The following story is based on facts and is meant to make you believe that it’s never too late to start coding. I became a Node.js developer after some 9 years of a non-IT career.
Ever since I can remember, computers were around me. That’s because my brother began his coding career in the early 1990s, and he was passionate about it. Bookshelves in my house held books such as Understanding Assembler. When I was around 7, I was able to use basic commands in DOS. At the age of 12, I was able to take my PC apart , reassemble it, and get it up and running again. I also knew how to configure the BIOS, how to do CPU overclocking and many similar things when I was a teenager. But then I never seriously considered becoming a software developer. That’s because I was convinced that outstanding maths skills were a must.
At the same time, I also had a problem. I had a terrible stutter. Basically, I couldn’t talk to people. If you’ve watched King’s Speech then you know what I’m talking about. I could hardly imagine my life without the ability to communicate so I made a bold decision to study English. This decision sounds unobvious and contrary to common sense though. I just thought I would set myself in a place where there would be no way out. However, there was something I had to take care of first. I didn’t speak English and I had to learn it, and I did it on my own at the age of 17.
At the university, I focused mostly on First and Second Language Acquisition theories. This might seem irrelevant but a deep understanding of how people acquire languages was an additional asset when learning to code. A programming language is also a language, and the acquisition principles are not much different from the ones underlying human languages.
Having graduated from the Faculty of English, Adam Mickiewicz University, I focused primarily on teaching others. I worked in a couple of schools, and I have to say that teaching English to kids and teenagers is a lifetime experience in terms of personal development, but apart from that, it’s a nightmare. Teaching English meant excessive workload that didn’t translate into money. It also meant the perpetual doubt whether I should actually teach English, or follow the national curriculum. It was a job I had to quit. Coding seemed an attractive alternative. It seemed to give satisfaction, financial stability, and, quite possibly, a great career.
So once I’d got fed up and frustrated enough with the school, I embarked on an adventure that changed my life. To be honest, the plan to become a software developer had been dawning on me for a few years by that time.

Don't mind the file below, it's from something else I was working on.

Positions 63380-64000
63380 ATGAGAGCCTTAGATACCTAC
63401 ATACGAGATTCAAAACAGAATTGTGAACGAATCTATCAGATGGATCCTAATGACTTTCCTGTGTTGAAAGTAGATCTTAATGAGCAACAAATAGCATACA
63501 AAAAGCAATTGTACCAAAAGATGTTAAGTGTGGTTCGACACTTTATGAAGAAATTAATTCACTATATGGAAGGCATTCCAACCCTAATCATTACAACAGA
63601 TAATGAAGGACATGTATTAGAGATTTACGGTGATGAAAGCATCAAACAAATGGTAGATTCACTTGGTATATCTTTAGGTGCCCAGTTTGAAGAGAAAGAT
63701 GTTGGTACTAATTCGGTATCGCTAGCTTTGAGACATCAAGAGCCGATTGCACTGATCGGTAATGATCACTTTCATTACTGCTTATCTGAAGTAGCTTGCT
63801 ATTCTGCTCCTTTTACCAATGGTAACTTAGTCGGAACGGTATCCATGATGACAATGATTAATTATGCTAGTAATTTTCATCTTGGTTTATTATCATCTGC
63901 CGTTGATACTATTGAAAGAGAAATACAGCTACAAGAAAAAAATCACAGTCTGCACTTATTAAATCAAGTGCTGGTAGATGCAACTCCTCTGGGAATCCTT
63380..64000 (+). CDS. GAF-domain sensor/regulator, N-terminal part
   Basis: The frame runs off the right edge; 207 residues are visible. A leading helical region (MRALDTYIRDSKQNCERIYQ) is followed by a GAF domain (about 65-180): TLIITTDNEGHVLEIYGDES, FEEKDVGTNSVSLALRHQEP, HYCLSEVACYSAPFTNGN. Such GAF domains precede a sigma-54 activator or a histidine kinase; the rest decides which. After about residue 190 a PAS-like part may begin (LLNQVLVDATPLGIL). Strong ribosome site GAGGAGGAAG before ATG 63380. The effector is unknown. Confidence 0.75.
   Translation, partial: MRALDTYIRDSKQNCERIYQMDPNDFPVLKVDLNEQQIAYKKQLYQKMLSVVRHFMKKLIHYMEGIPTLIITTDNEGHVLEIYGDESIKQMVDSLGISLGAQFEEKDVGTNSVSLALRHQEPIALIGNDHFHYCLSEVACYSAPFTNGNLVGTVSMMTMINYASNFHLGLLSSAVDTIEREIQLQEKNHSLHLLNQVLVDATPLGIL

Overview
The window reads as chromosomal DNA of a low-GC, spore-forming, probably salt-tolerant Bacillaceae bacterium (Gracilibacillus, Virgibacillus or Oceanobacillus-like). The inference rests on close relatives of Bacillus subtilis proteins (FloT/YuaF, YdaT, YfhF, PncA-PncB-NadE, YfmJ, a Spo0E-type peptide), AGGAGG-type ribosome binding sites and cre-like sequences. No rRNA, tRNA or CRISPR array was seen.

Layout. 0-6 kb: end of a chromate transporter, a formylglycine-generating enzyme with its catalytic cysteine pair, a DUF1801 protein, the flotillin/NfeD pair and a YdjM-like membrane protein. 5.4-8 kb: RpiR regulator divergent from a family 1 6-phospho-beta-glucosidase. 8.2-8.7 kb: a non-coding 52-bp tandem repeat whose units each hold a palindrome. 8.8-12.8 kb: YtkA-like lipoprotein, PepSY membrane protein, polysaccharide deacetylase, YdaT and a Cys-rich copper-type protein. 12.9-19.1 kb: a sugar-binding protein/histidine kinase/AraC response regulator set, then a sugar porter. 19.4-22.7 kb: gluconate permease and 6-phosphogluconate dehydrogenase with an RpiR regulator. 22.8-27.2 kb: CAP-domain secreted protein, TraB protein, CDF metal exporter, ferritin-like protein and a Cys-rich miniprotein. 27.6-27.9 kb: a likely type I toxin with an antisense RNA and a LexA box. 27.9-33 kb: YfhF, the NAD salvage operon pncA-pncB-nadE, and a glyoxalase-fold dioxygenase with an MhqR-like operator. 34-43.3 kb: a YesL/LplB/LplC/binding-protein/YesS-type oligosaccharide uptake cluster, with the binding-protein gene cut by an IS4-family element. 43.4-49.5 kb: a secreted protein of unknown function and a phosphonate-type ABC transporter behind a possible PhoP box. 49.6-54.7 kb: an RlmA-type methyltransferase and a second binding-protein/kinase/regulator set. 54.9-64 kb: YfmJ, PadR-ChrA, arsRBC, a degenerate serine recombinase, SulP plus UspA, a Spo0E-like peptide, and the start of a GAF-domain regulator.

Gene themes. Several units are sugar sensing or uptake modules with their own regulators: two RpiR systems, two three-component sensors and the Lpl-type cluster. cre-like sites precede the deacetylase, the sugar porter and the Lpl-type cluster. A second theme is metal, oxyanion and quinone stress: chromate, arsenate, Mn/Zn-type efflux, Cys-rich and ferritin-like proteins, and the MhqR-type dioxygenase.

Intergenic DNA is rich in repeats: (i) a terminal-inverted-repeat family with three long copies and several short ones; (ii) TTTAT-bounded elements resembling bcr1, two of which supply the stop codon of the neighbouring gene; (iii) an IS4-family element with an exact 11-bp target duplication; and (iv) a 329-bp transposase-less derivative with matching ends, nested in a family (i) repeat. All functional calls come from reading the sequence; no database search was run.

Node.js itself is an outstanding backend technology. It gives unprecedented freedom of development, and at the same time, it scales nicely. Development is much more time-efficient in comparison to other backend technologies. With the right architecture, Node.js is a genuine pleasure to look at. Considering Node’s support by such game changers as Amazon Web Services or Google, it also seems to have a promising future.
I sent my CV to various companies, and even though it looked decent in terms of layout, you would have had a hard time finding any commercial experience as a software developer on there. In most cases, I would get a ‘please try again later’ reply without a chance to show my skill or talk in person. I think these companies just failed to investigate my GitHub account, or the projects I had already delivered as a way of practising. I guess they must have thought that it’s just too impossible to become a software developer at the age of 30.
Netguru was a lot better than that. I received a recruitment task, and I had the feeling that, besides the right spirit, what really counted were coding and communication skills. From the very onset of the recruitment process, I felt that I was being taken care of by professionals, and now that I’m part of Netguru, I’ve got to say I was dead right.
The recipe for a software developer is simple. Half a year of 3-hours-a-day extra work, decent English, a decent PC with an external screen, internet connection, and possibly someone that will help kick the project off. Nothing more. No, I’m being not truthful now. There is one thing that you will really need. You can become a software developer without an external screen. You will not become one without strong determination and passion.